Silent Father/Hidden Family
By Tina Portelli
You can live with someone for years, yet not know them at all. Until
My father was from Wyoming and my mother from Japan. A mix of very
different cultures. They met during World War II when my mother was
in a US camp during the war and my father a soldier in the army. She already
had two children, he had none. I was the one addition to the family
after they had married.
Getting married was the logical thing for them to do, since they were
blind with love. However, my father knew very well that his mother would
Grandma was a farmer, not open to mixed marriages, and that is just
what she considered this to be, a mixed marriage. It was told to father
that if he married this Japanese woman, he would be banished from the family.
Especially a woman who already had two children. He knew his mother
His decision was to move, marry and never tell. How he pulled it off
for forty years I still find an amazing feat.
My paternal grandmother died when I was an infant, I never knew her.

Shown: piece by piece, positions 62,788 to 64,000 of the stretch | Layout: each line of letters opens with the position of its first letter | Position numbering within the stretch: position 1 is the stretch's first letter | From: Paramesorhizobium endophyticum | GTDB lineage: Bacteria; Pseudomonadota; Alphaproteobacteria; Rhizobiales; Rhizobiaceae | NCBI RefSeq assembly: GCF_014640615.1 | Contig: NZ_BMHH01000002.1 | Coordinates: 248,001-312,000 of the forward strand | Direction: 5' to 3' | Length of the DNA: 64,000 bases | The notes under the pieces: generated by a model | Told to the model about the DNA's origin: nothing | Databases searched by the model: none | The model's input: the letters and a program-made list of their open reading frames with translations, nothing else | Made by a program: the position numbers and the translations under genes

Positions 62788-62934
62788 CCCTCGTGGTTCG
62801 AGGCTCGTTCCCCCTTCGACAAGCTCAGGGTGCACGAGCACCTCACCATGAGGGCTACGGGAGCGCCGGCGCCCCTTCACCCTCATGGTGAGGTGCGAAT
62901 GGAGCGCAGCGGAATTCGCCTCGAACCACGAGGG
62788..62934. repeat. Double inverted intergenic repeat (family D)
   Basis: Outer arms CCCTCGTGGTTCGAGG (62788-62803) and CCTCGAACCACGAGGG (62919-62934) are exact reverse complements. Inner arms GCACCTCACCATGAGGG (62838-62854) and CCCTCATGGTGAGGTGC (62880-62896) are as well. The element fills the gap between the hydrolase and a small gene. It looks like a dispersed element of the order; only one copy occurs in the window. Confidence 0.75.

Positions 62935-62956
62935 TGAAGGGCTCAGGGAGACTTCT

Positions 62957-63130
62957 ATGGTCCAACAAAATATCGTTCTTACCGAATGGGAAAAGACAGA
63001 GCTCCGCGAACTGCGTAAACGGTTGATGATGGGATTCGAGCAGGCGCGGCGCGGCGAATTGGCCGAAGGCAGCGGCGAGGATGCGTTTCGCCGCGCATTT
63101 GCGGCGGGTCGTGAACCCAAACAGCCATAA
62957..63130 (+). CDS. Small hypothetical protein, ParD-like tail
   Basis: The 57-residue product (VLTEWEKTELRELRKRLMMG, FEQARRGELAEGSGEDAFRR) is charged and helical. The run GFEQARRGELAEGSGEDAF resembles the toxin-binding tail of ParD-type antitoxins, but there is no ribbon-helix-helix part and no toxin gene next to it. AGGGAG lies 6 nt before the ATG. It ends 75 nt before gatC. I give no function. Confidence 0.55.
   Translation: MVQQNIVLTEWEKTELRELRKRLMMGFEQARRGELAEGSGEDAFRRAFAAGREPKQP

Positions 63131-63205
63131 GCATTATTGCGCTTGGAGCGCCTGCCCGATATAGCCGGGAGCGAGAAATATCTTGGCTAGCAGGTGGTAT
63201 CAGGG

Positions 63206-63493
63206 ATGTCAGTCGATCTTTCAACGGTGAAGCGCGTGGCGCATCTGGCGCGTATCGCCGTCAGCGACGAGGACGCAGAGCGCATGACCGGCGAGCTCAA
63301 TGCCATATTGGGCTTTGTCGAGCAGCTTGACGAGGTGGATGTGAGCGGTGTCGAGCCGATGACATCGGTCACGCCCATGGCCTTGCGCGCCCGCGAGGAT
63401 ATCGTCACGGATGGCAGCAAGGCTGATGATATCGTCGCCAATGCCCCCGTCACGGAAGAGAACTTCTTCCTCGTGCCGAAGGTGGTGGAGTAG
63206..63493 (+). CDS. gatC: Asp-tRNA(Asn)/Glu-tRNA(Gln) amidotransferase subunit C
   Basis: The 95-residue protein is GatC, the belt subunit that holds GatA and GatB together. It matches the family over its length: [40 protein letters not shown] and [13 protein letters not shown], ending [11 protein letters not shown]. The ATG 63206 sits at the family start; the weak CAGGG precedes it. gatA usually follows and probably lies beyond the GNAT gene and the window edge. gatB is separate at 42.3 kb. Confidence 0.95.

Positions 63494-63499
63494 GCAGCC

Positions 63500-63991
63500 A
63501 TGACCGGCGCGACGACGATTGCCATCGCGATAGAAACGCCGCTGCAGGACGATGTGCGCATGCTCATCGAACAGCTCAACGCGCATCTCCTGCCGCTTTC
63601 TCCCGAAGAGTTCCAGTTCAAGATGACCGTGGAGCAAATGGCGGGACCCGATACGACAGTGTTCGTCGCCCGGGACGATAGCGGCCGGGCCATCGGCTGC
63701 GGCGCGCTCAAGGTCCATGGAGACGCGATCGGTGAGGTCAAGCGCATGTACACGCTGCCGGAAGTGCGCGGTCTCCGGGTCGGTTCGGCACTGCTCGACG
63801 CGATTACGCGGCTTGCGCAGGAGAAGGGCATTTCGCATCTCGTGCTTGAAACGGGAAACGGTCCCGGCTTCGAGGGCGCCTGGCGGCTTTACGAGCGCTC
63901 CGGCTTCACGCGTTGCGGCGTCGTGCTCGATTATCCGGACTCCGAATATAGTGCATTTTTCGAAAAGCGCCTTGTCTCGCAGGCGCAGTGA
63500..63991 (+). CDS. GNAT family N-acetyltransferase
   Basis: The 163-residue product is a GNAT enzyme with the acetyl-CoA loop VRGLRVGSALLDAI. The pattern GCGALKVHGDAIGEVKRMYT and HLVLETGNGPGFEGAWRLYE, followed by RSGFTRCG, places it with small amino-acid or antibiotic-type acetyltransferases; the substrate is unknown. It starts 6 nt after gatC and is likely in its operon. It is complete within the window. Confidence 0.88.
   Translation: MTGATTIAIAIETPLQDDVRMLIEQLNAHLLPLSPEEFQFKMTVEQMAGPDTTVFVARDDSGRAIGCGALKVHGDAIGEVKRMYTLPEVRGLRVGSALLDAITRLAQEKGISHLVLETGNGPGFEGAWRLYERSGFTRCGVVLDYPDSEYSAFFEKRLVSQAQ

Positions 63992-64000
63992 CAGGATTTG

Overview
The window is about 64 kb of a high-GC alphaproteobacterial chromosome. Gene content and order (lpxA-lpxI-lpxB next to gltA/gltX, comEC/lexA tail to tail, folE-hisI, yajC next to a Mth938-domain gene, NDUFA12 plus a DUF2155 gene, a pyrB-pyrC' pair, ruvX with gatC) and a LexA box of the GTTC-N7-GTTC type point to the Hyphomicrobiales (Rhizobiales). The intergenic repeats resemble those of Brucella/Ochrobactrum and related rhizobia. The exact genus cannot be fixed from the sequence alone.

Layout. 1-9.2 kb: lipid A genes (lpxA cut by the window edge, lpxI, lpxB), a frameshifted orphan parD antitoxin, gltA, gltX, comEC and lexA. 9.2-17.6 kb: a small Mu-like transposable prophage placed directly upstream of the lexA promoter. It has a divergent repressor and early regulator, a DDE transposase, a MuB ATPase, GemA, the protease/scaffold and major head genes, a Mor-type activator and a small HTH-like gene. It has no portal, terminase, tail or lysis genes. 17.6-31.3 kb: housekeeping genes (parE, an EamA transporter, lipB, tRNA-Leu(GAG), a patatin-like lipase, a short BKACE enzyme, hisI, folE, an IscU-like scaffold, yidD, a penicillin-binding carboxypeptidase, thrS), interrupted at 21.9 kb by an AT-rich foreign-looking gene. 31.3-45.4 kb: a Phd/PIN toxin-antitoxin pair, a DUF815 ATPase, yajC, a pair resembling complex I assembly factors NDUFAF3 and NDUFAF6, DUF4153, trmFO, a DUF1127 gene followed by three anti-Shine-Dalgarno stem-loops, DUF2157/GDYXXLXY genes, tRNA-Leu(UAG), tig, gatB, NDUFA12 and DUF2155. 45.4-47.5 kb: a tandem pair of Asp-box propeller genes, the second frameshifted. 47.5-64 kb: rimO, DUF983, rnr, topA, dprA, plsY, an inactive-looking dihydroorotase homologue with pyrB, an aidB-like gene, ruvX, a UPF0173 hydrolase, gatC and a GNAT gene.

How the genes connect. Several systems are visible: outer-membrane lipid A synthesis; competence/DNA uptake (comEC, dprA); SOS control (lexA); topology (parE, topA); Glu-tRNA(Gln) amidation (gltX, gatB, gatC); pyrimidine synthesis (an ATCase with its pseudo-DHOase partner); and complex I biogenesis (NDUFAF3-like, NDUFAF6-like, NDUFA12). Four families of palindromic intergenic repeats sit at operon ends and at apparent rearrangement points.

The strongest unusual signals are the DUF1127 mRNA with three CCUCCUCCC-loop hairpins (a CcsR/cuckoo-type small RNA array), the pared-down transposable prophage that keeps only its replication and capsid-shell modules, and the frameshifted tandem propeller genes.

Growing up, as far as I knew, my father did not have family anywhere.
So I thought. What a surprise to learn years and years later that I had
aunts, uncles and cousins across America! My mother was kept blind to
these facts as well. He never discussed his past.
Neither did Father ever tell his family that he had a family of his own,
which included three children. They accepted that he lived out of
state, but he was very mysterious about his lifestyle. They might have thought
he was a traveling salesman, with no roots, no permanent home. They never
knew he had married the girl from Japan against his mothers wishes.
I grew up with my step- sister and brother, with mother and father at
the helm. That was it. No relatives except the few in Japan that we would
never meet. My mother never questioned him as to his family or the
history of it. We all assumed he was completely on his own, the sole survivor
of his ancestry in the dry flatlands.
This past year, before he died, my father revealed his secret, not only
to us but to his family in Wyoming as well. Two families being brought
together, when neither knew the other existed was quite a shock for
I have visited the place he was born, have met his siblings and feel
more complete because of it.
Without Dad in our lives, Mother, my brother and sister, nephews and I
are finally getting to know the other side of silent Dad. Meeting his
sister for the first time was thrilling, she looks just like him. We are not
upset about not meeting his mother.
We can never go back and capture those lost years, but we can make up
for lost time.
Knowing our Father's roots and having his family in our life is like
having a part of him with us, and that is what soothes our souls.